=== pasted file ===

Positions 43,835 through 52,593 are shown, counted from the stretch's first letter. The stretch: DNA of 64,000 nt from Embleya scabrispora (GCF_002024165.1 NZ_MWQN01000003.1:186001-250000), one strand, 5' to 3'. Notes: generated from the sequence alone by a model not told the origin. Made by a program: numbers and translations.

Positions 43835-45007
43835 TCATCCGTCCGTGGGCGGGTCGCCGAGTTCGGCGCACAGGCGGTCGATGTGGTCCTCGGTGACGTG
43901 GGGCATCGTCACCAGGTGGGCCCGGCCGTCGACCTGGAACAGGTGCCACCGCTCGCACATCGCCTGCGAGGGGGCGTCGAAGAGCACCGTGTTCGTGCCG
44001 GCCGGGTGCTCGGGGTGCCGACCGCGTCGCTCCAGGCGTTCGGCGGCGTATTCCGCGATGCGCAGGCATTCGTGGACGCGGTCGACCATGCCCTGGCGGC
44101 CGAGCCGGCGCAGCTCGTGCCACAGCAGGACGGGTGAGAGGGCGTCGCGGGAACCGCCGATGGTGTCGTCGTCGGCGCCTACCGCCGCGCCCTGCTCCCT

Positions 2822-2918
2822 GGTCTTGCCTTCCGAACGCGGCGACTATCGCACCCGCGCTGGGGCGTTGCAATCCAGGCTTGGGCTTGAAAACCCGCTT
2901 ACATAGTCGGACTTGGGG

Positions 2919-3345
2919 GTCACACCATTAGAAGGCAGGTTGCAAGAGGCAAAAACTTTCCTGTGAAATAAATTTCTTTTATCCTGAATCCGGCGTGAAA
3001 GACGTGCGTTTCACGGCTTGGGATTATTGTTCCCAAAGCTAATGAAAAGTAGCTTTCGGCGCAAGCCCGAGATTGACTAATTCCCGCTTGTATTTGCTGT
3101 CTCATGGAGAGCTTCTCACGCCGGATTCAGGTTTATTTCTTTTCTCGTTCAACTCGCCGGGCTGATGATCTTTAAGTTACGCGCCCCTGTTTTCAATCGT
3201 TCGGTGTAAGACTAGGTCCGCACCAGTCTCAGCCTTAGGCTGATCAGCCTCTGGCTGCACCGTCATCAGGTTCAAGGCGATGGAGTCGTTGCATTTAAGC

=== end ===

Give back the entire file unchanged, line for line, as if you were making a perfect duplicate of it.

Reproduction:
Positions 43,835 through 52,593 are shown, counted from the stretch's first letter. The stretch: DNA of 64,000 nt from Embleya scabrispora (GCF_002024165.1 NZ_MWQN01000003.1:186001-250000), one strand, 5' to 3'. Notes: generated from the sequence alone by a model not told the origin. Made by a program: numbers and translations.

Positions 43835-45007
43835 TCATCCGTCCGTGGGCGGGTCGCCGAGTTCGGCGCACAGGCGGTCGATGTGGTCCTCGGTGACGTG
43901 GGGCATCGTCACCAGGTGGGCCCGGCCGTCGACCTGGAACAGGTGCCACCGCTCGCACATCGCCTGCGAGGGGGCGTCGAAGAGCACCGTGTTCGTGCCG
44001 GCCGGGTGCTCGGGGTGCCGACCGCGTCGCTCCAGGCGTTCGGCGGCGTATTCCGCGATGCGCAGGCATTCGTGGACGCGGTCGACCATGCCCTGGCGGC
44101 CGAGCCGGCGCAGCTCGTGCCACAGCAGGACGGGTGAGAGGGCGTCGCGGGAACCGCCGATGGTGTCGTCGTCGGCGCCTACCGCCGCGCCCTGCTCCCT

Positions 2822-2918
2822 GGTCTTGCCTTCCGAACGCGGCGACTATCGCACCCGCGCTGGGGCGTTGCAATCCAGGCTTGGGCTTGAAAACCCGCTT
2901 ACATAGTCGGACTTGGGG

Positions 2919-3345
2919 GTCACACCATTAGAAGGCAGGTTGCAAGAGGCAAAAACTTTCCTGTGAAATAAATTTCTTTTATCCTGAATCCGGCGTGAAA
3001 GACGTGCGTTTCACGGCTTGGGATTATTGTTCCCAAAGCTAATGAAAAGTAGCTTTCGGCGCAAGCCCGAGATTGACTAATTCCCGCTTGTATTTGCTGT
3101 CTCATGGAGAGCTTCTCACGCCGGATTCAGGTTTATTTCTTTTCTCGTTCAACTCGCCGGGCTGATGATCTTTAAGTTACGCGCCCCTGTTTTCAATCGT
3201 TCGGTGTAAGACTAGGTCCGCACCAGTCTCAGCCTTAGGCTGATCAGCCTCTGGCTGCACCGTCATCAGGTTCAAGGCGATGGAGTCGTTGCATTTAAGC